Two Bedfordshire Police Officers Honoured by Queen

  • Two Bedfordshire officers, Chief Inspector Mo Aziz and PC Ruth Honegan, who drove forward work to improve diversity in the force’s recruitment have been awarded the British Empire Medal in the Queen’s Birthday Honours List.


Chief Inspector Mo Aziz and PC Ruth Honegan have both been awarded the British Empire Medal in the Queen’s Birthday Honours List.

The pair helped Bedfordshire Police recruit record numbers of police officers from diverse backgrounds, transforming the force into one of the most representative police forces in the country.

Chief Constable Garry Forsyth said, “I am delighted that Mo and Ruth have been recognised for all their hard work and success.

“Their efforts were integral to ensuring people from black and Asian backgrounds felt like a career in policing could be for them.

“It is absolutely imperative that people from all backgrounds can look at us as an organisation and feel that we are representative of their community and understand their concerns.

“We have made great strides in this area in no small part thanks to Mo and Ruth, but it is vital that we carry on this work and make Bedfordshire Police truly representative of the communities we serve.”


In 2016 just 5.7 per cent of Bedfordshire police officers came from ethnic minority backgrounds, compared to around a quarter of residents living in the county.

Chief Inspector Aziz and PC Honegan helped launch a positive action recruitment campaign by the force to attract more candidates from black, Asian and minority ethnic (BAME) backgrounds, as well as more women and those from other diverse backgrounds, such as Eastern European communities.

The bespoke programme devised by the pair included information events specifically designed for those from BAME backgrounds, which almost 1,000 potential candidates attended over the course of the programme, as well as community engagement and targeted marketing and advertising.

In the first year of the campaign around 30 per cent of the new intake of officers were from BAME backgrounds, with around a quarter of new recruits coming from BAME backgrounds the following year.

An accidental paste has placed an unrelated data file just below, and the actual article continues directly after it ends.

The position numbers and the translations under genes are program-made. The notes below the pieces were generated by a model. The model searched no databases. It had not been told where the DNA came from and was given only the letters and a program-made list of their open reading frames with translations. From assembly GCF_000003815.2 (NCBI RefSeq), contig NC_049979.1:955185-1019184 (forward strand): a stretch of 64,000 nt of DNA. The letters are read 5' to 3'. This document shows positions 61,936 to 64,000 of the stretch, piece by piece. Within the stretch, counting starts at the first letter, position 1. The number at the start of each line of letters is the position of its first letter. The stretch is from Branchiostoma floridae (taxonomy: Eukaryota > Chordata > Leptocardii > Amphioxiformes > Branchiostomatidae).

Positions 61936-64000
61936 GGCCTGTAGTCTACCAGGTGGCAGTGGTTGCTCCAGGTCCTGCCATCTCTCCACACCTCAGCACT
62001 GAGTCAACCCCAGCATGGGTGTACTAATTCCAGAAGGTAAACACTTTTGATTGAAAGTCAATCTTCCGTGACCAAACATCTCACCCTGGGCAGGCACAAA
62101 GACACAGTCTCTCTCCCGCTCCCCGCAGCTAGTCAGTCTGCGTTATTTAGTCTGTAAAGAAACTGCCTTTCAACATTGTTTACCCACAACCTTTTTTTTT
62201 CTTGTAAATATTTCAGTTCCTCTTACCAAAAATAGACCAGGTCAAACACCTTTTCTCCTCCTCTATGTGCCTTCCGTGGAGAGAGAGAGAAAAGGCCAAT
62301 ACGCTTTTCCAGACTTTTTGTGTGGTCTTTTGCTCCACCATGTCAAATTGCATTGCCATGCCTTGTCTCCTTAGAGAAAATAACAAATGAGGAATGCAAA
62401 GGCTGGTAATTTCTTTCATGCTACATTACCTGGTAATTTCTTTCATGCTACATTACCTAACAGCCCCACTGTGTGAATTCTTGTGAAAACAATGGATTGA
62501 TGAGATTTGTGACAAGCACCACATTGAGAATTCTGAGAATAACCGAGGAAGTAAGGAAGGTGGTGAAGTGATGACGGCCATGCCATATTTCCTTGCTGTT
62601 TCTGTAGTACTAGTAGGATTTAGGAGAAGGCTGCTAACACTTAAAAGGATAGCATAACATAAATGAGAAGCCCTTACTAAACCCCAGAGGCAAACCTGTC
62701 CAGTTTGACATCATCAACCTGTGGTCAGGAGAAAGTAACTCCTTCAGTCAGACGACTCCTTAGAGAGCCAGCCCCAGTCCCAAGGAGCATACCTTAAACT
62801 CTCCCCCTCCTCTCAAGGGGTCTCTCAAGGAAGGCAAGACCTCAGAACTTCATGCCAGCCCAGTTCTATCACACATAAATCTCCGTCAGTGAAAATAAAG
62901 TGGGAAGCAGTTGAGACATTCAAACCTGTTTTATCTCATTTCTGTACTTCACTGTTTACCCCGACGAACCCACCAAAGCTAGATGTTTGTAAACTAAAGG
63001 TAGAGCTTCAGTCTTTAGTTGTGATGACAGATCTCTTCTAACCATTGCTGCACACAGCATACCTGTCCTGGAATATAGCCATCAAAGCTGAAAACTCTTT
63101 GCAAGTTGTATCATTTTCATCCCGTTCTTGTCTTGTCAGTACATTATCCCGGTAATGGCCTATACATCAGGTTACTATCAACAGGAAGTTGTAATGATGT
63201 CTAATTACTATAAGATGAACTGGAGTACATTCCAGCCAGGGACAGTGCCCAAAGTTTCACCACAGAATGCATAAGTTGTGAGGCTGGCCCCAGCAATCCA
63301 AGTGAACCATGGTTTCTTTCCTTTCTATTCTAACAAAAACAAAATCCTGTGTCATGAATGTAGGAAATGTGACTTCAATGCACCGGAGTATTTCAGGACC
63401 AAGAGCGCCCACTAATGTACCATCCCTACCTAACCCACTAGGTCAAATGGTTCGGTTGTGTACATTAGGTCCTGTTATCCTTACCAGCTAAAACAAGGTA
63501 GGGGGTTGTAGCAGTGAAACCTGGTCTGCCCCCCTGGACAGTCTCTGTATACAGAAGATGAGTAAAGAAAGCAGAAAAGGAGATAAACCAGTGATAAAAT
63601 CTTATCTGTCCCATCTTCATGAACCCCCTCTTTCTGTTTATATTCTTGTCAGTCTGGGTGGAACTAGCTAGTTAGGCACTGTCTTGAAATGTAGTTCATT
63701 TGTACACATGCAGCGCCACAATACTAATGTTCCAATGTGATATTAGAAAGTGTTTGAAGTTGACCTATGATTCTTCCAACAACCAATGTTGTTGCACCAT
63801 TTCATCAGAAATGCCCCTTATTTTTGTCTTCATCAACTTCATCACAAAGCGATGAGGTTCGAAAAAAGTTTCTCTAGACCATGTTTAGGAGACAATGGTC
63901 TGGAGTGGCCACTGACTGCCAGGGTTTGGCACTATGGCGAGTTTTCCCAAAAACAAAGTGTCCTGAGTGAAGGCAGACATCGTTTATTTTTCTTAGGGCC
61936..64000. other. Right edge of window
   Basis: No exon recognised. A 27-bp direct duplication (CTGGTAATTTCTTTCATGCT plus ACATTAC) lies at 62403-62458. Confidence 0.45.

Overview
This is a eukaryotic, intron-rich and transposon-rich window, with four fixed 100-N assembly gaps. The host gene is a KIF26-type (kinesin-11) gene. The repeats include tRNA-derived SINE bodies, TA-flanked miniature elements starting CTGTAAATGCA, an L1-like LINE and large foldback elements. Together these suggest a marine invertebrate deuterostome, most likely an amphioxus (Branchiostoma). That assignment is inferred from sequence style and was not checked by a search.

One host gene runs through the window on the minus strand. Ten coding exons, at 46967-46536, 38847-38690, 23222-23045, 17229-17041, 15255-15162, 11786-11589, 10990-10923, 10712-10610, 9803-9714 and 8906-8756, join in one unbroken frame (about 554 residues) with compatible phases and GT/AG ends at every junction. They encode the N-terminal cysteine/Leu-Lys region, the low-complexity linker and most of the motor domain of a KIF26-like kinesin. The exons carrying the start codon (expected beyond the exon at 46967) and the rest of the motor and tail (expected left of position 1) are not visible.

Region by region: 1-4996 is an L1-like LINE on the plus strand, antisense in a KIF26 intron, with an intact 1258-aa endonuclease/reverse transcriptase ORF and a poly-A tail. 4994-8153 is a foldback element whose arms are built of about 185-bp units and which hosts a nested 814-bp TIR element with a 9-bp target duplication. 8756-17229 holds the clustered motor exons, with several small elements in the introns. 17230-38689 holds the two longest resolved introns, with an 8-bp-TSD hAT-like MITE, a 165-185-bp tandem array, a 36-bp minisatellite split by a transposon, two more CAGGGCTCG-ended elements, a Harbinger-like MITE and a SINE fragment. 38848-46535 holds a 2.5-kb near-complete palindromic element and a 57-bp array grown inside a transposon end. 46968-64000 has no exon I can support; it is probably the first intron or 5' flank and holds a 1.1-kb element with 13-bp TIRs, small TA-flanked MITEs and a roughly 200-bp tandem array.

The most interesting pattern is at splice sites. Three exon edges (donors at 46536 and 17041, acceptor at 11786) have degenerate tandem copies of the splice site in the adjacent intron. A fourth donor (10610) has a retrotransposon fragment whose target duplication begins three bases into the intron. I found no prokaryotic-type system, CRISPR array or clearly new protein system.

This nearly doubled the proportion of our officers from BAME backgrounds, which jumped from 5.7 per cent to 10.4 per cent over two years.

This rise gave Bedfordshire the third-highest proportion of BAME officers of all police forces nationally, behind the Metropolitan Police and West Midlands Police.

The campaign has been praised by the National Black Police Association, while nearly half of the country’s 43 police forces have approached us to try and learn from the campaign.

The force’s recruitment team is carrying on this work, with further targeted marketing as well as specialist support for new officers.

Chief Inspector Aziz said: “To get recognised by the Queen is a truly humbling moment and undoubtedly the highlight of my professional career.

“When we started this project it was made clear that making Bedfordshire Police more diverse was an operational necessity in order to help us police the county more effectively.

“We have been fortunate enough to work with some fantastic faith groups and community leaders, including many who have been involved in the interview process, in order to build that trust and confidence in Bedfordshire Police as an organisation.

“I am grateful to the many others who contributed to the enormous success we have achieved, as well as to everyone else who has carried forward that work to make Bedfordshire Police a truly inclusive and representative police force.”

PC Honegan added: “Receiving this honour is amazing, to say the least.  I am humbled and overwhelmed that my contribution to the organisation in increasing representation from diverse communities has been highlighted for such recognition. 

“I am confident that this will highlight the importance of diversity and show that our collective communities share the same values. I will continue to encourage our underrepresented communities to consider policing as a future career, as this can only be seen as a positive step forward for policing both here in Bedfordshire and across the country.

“As vice-chair of Bedfordshire Police’s diversity support group, I want to encourage community groups, faith groups and other organisations wanting to have a seat at our table to continue to support Bedfordshire Police in becoming truly reflective of the communities we proudly serve to get in touch with us and help us in this endeavour.”



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